WEST NEWBURY – The Pentucket Regional School District cut the ribbon on the new Pentucket Regional Junior-Senior High School on Wednesday, marking a major milestone in an eight-year effort to build a state-of the art building.
More than 200 people, including District, state, and local officials, community members, parents, and future students, celebrated during a ceremony in the courtyard of the new school. About 970 students and 160 staff members began classes in the new building on Tuesday, Sept. 6.
Superintendent Justin Bartholomew, a 1994 Pentucket graduate, explained that District leaders had proposed building a new school more than 20 years ago, but could not muster enough community support.
The idea was revived in 2014 under then-Superintendent Jeffrey Mulqueen. A School Building Committee was launched in 2016. The We Are Pentucket Municipal Ballot Question Committee formed in 2018 to generate support in the sending communities of Groveland, Merrimac, and West Newbury.
In 2019, voters in all three communities overwhelmingly approved a $146.3 million building for grades 7-12. The Massachusetts School Building Authority is providing up to $52.7 million in support of the project.
“This is the work of all the people who raised me, who raised all these students through the years,” Superintendent Bartholomew said. “They taught us not to give up. When you see adversity, how do you get around it? When you see an obstacle, how do you break through? And, ensure you’re speaking the truth.”
High School Principal Jonathan Seymour, who chaired the School Building Committee, and School Committee Chair Christopher Markuns thanked the more than two dozen people who served on the Building Committee. “When we embarked on this project, we knew it was a commitment and a statement of our values,” Chair Markuns said. “You feel the weight of that commitment, and you feel urgency to meet it. That means putting the people, staff, resources and programming inside it to meet its full potential.”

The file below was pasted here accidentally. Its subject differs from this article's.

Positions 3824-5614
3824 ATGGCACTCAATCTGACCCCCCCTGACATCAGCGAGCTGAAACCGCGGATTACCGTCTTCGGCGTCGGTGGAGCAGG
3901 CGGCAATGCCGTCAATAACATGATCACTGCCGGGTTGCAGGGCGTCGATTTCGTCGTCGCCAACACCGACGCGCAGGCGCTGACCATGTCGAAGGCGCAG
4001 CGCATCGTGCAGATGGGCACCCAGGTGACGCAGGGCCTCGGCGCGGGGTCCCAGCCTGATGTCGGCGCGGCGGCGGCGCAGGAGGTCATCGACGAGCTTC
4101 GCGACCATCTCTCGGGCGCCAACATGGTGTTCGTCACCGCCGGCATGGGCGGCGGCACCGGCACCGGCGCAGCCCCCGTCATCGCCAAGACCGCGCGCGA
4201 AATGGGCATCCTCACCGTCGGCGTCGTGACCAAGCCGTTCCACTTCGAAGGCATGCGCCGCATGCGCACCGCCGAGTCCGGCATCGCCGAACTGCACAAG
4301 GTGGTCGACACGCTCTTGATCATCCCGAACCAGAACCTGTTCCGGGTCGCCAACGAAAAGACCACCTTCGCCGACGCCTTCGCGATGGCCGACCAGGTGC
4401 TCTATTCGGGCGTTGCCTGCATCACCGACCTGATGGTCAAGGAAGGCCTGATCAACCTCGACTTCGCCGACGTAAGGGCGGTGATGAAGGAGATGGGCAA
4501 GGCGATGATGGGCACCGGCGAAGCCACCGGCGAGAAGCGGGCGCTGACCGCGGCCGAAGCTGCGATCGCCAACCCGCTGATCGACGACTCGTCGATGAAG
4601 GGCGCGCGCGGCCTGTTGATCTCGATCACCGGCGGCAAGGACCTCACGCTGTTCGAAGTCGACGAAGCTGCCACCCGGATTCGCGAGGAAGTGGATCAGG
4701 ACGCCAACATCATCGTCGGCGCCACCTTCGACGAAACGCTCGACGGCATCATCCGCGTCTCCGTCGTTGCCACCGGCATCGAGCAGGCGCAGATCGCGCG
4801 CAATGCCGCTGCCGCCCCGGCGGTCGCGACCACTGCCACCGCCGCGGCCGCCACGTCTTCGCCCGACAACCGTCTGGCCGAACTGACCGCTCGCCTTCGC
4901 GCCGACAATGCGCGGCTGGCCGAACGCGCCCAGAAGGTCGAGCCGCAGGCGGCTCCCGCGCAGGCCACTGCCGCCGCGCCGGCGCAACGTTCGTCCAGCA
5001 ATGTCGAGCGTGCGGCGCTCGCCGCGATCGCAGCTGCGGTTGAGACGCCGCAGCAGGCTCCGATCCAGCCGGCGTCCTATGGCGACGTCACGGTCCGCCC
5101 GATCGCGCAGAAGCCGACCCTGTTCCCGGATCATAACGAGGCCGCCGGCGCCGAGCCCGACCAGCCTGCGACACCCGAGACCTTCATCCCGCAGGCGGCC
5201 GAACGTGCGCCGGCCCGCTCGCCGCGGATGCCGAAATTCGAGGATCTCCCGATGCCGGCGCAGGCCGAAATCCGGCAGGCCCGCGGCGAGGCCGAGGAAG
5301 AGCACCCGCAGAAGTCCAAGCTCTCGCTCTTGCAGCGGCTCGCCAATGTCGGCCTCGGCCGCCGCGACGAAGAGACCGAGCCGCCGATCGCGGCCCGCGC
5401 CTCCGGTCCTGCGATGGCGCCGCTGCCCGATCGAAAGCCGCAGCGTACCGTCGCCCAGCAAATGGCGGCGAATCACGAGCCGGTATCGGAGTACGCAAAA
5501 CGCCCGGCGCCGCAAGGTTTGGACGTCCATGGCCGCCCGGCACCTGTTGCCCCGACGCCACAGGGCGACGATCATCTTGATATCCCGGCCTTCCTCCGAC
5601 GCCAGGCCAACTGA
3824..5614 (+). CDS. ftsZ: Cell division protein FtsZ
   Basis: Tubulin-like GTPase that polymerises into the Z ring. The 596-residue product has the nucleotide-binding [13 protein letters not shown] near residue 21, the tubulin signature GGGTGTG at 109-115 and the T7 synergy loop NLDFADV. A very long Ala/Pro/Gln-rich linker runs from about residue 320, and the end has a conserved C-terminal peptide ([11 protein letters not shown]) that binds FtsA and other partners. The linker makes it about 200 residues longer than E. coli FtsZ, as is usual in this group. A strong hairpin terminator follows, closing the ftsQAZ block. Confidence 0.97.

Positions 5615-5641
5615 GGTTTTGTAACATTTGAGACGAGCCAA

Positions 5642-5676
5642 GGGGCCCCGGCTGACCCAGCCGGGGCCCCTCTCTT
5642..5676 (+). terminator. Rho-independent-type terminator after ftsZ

MSBA Executive Director Jack McCarthy praised the Building Committee for the selection of the construction team, which has delivered the building on time and within its budget.
McCarthy quoted Salt Lake City Tribune columnist Dan Valentine, who wrote, “A school is four walls, with tomorrow inside.” McCarthy added: “We are proud to be part of Pentucket’s tomorrow.”
State Sen. Bruce Tarr, state Rep. Lenny Mirra, and Calee Merenda, representing state Sen. Diana DiZoglio, presented proclamations congratulating the District.
Rep. Mirra praised Superintendent Bartholomew for opening the former Junior High and Senior High for community tours. The former Junior High School was opened in 1967, while the former High School opened in 1958. “When we walked through and saw the infrastructure, it became apparent we couldn’t just slap another coat of paint on it,” Rep. Mirra said.
Sen. Tarr said the new building embodied the passion, persistence, and collaboration that are the hallmarks of the District.